A type of trademark used to identify membership in a particular collective group or organization, cooperative or association. Collective membership marks are unique in that the are used solely for the purpose of identifying the person displaying the mark as a member of a collective, not to distinguish the source or origin of particular goods or services.
The use of a mark or trade name in commerce sufficiently similar to a famous mark that by association it reduces, or is likely to reduce, the public's perception that the famous mark signifies something unique, singular or particular.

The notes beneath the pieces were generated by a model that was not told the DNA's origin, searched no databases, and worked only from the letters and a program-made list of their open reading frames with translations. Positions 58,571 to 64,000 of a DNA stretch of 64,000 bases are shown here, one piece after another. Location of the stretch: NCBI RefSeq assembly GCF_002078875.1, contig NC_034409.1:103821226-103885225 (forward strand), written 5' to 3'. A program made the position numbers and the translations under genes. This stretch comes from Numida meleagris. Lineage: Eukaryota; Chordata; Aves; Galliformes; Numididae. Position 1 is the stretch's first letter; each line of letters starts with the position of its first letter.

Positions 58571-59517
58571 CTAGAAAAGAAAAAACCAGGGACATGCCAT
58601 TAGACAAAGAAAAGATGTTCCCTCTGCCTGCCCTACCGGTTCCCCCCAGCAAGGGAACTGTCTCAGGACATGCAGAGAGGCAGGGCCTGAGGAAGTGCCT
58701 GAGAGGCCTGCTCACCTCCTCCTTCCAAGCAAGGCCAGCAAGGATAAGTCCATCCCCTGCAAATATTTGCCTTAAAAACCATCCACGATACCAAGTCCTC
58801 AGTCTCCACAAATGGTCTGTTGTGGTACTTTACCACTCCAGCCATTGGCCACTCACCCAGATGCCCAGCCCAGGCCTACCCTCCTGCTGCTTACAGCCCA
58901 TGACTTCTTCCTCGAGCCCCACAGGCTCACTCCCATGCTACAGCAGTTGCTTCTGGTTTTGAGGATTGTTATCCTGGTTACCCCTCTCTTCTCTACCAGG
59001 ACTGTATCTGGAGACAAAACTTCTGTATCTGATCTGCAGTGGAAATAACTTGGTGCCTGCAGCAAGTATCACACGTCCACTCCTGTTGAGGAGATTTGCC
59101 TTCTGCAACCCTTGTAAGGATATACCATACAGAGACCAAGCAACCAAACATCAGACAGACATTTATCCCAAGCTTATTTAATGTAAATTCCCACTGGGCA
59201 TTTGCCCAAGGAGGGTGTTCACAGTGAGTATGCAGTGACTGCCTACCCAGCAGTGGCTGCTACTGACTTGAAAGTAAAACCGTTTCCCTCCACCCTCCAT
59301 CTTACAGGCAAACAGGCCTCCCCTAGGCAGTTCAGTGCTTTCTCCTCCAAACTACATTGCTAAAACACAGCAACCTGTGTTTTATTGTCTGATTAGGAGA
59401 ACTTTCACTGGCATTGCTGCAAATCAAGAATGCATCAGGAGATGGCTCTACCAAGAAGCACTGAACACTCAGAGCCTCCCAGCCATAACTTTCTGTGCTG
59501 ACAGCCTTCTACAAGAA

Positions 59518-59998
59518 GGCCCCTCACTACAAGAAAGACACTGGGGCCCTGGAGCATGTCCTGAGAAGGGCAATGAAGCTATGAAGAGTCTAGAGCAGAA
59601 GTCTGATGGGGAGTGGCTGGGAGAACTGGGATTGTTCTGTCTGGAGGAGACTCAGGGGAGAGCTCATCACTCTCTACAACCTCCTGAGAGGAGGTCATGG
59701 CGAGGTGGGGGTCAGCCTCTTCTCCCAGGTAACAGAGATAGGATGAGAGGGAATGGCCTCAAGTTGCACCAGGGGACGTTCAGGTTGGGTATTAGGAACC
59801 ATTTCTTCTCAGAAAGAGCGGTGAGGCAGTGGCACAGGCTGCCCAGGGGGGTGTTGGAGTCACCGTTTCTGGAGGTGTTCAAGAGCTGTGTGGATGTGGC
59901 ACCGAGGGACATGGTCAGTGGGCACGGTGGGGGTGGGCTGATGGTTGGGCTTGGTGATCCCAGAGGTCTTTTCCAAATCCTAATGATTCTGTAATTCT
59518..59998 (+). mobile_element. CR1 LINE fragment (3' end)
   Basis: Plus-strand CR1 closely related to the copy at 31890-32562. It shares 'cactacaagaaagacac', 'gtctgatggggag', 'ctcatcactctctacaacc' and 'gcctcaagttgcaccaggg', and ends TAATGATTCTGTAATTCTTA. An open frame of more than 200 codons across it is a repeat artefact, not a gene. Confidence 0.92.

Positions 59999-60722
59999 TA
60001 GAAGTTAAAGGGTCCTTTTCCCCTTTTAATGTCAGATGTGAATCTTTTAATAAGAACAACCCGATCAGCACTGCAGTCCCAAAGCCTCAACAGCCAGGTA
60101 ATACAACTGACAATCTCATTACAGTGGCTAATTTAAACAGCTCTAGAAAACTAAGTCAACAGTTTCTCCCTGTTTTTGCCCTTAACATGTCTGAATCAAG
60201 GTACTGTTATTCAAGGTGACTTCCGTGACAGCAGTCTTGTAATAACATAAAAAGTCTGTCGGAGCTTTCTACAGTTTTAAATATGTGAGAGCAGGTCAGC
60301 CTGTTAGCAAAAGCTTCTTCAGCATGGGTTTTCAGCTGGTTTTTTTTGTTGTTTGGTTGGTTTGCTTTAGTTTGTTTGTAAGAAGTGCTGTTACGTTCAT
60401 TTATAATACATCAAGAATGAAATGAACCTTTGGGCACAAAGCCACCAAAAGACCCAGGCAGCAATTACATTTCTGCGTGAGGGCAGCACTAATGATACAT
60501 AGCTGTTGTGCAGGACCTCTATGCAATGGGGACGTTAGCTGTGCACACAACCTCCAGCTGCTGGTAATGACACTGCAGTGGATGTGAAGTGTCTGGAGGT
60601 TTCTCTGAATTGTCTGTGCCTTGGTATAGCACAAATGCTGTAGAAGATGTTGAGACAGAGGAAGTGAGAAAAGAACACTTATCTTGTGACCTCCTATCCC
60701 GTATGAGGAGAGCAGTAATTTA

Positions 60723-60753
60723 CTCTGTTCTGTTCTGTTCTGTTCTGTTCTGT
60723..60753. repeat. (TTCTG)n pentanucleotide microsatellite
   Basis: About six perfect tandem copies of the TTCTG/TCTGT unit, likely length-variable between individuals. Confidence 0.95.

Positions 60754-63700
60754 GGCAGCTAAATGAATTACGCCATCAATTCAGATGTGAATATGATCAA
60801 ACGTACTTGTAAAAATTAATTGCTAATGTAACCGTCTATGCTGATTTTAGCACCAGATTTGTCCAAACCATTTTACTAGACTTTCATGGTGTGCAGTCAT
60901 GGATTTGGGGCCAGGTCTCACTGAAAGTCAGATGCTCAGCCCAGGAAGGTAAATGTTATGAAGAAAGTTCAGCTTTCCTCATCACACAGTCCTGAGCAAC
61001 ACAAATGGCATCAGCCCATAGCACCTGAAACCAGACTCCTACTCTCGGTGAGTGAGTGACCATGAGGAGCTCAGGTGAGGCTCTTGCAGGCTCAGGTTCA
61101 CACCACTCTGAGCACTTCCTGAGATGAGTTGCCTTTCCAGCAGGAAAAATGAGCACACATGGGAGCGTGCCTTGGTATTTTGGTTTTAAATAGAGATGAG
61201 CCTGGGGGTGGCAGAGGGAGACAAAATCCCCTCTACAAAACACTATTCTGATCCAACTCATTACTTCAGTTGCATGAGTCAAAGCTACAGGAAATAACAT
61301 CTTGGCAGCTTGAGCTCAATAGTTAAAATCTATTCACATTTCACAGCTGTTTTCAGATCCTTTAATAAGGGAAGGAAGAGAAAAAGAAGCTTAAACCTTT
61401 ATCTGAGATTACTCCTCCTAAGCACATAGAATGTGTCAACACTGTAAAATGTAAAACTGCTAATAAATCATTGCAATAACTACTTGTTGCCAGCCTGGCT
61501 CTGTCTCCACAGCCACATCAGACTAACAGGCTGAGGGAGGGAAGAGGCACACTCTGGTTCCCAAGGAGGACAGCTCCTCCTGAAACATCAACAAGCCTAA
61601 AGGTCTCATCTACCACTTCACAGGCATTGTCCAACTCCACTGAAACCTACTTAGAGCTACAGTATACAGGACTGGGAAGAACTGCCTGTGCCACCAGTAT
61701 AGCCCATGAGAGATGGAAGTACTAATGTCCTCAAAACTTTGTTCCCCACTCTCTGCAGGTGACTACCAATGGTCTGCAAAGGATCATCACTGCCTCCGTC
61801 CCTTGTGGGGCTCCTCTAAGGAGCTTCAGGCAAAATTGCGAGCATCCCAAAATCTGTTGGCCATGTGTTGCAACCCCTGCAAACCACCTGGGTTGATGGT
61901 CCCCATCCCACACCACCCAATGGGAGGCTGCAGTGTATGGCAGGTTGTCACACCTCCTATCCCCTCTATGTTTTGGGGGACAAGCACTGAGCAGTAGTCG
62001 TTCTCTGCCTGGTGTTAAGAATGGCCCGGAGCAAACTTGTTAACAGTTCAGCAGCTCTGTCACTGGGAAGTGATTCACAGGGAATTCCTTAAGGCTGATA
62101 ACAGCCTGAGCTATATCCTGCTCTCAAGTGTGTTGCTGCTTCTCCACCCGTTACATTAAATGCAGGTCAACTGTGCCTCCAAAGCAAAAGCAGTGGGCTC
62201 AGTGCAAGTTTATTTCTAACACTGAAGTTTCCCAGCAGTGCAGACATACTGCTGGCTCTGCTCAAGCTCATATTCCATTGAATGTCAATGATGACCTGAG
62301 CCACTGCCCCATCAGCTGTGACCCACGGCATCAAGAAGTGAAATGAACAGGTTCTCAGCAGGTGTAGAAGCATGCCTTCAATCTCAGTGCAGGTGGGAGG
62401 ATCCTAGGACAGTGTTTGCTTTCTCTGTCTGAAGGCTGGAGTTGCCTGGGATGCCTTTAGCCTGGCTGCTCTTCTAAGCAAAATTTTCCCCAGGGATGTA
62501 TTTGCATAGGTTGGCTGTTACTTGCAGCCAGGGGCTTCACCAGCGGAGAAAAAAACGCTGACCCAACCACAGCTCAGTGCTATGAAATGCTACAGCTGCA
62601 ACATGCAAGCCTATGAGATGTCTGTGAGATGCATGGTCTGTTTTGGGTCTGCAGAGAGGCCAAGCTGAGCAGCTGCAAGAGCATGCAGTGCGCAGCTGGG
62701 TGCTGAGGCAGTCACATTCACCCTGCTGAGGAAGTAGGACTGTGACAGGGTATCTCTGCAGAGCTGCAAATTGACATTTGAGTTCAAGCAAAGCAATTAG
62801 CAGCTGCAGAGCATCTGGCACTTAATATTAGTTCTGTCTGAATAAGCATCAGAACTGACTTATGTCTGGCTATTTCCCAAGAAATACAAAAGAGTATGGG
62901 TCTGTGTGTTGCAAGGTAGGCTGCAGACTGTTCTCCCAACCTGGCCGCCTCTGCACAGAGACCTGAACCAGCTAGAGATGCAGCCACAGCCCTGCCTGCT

The functionality doctrine prevents trademark law, which seeks to promote competition by protecting a firm's reputation, from instead inhibiting legitimate competition by allowing a producer to control a useful product feature. SeeQualitex Co. v. Jacobsen Products Co., Inc., 514 U.S.